Afghan women’s rights activists have long been underfunded. This must change
Rich Western countries like to claim they care about women and girls, but they need to do more – and directly fund those fighting for equality
Since the Taliban seized Kabul, many headlines have – rightfully – focused on the possible impact on women and girls in Afghanistan. But too many articles have also uncritically parroted the claims of rich Western countries that their military and aid activities have supported major gains for gender equality in the country.
The facts tell a very different story – and one that should give us all pause.
The key question is not what has been supported – but who. And the answer is a grim reality that the ongoing commentary about Afghanistan has largely ignored. The international community has long failed to directly support women leaders and rights activists – those on the frontlines of fighting for change. This is a monumental, shameful failure that can and must change now.
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Despite the current crisis, Afghan women’s rights leaders and activists have recommitted to fighting for a more just and peaceful future. Just days after Kabul fell, Sakena Yacoobi – founder and director of the Afghan Institute for Learning, an education and healthcare organisation – explained that many activists “are afraid […] however, they are determined to defeat this [...] and bring justice to our people.”
This kind of leadership and fearlessness, from Yacoobi and many other Afghan women leaders, reflects why, as research shows, it has always been critical that international donors drive resources and support – directly – to women’s rights, gender justice and feminist movements. This is true everywhere, but especially in the Global South.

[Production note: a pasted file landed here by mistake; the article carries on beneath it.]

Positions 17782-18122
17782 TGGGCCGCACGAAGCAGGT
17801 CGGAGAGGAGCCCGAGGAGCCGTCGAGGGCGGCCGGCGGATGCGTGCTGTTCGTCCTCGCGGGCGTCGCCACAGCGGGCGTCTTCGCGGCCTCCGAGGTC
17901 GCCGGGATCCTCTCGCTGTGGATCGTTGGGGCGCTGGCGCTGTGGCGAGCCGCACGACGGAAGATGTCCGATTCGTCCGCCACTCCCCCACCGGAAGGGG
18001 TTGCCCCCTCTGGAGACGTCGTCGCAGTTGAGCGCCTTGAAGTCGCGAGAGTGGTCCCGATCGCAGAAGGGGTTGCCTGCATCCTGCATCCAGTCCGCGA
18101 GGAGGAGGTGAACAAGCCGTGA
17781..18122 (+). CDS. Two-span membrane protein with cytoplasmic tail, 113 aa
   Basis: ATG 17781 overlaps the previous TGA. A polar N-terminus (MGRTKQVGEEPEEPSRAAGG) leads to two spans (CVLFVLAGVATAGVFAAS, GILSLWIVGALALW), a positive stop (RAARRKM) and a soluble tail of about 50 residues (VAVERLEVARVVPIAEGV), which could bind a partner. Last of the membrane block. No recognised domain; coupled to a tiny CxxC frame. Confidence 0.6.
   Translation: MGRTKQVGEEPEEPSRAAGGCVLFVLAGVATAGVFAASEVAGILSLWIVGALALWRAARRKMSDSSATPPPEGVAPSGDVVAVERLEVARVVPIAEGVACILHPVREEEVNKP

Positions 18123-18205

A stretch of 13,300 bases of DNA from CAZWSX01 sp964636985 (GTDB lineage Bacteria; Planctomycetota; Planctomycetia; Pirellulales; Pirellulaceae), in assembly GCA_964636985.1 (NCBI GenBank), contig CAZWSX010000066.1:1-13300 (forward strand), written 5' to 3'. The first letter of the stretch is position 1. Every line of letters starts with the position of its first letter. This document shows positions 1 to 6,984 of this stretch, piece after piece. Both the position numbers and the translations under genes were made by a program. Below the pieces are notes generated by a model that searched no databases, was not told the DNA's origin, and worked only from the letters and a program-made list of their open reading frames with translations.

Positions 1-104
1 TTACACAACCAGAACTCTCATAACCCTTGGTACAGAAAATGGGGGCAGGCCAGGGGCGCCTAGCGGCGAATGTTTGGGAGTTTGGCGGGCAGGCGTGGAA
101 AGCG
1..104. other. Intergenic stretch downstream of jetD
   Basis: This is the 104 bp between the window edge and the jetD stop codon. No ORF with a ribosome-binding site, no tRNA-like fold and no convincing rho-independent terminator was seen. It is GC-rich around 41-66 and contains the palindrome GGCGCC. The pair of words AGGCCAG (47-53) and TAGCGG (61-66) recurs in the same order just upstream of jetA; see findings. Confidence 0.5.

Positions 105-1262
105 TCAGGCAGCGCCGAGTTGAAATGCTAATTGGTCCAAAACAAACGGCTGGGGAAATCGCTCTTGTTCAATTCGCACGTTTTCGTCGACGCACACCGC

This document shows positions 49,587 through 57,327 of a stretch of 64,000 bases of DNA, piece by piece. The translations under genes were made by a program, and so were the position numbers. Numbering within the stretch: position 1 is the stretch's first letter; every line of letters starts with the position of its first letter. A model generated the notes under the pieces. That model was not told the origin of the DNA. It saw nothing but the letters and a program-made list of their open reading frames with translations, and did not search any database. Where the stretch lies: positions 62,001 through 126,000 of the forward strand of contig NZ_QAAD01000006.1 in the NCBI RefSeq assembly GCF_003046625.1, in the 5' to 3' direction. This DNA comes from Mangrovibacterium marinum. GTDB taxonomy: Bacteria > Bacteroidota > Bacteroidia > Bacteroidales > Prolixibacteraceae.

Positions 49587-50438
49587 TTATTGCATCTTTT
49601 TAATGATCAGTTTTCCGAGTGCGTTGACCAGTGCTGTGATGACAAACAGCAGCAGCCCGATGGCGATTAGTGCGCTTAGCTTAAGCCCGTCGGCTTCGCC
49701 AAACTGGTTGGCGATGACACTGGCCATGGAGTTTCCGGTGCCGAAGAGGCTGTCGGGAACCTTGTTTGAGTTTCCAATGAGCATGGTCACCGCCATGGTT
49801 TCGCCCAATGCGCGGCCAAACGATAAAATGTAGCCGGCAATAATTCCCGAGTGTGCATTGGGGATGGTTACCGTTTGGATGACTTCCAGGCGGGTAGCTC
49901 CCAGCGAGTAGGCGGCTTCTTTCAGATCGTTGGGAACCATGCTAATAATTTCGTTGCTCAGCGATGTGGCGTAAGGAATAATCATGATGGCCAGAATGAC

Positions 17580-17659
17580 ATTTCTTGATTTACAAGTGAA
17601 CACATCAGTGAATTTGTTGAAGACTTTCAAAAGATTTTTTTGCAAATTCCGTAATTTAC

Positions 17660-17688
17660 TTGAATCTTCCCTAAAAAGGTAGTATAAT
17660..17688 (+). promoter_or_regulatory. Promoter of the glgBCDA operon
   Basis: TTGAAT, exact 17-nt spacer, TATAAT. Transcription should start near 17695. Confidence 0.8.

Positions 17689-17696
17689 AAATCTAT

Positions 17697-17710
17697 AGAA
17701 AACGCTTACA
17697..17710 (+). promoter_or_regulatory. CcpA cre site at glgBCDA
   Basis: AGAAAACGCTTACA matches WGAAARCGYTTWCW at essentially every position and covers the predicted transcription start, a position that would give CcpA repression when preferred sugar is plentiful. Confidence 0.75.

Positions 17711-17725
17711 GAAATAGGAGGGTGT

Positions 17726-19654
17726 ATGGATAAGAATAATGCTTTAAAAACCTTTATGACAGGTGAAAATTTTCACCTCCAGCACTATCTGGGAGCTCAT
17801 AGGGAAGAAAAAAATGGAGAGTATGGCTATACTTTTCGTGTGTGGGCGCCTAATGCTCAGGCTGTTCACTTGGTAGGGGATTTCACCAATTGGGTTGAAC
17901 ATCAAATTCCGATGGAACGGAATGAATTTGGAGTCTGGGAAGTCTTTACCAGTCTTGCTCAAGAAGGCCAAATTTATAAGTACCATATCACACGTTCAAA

Money for war, not equality
A colossal amount of international money has been spent on Afghanistan over the last 20 years. The US alone has spent more than $2.3tn. But the bulk of this money went to defence and military activities. As the American economist Jeffrey Sachs recently highlighted, less than 2% of US spending on Afghanistan reached local communities in the form of basic infrastructure or poverty-reducing services.
There has also been a “dramatic collapse” of Western aid to the country in recent years; US aid to Afghanistan fell from nearly $17bn in 2010 to $3bn in 2011.
But it’s not just about the top-line figures. Dig deeper and we see that Afghan women’s rights organisations, and projects that had gender equality as their principal objective, never received more than measly crumbs from the donor table.
Just how measly, you ask? When we looked at data published by the OECD (Organisation for Economic Cooperation and Development), we calculated that only 0.3% of the roughly $4.3bn spent by donors in 2019 (the most recent data available) went to such organisations and projects. More shamefully, less than 1% of all aid that was officially earmarked for gender equality was spent through such groups and activities.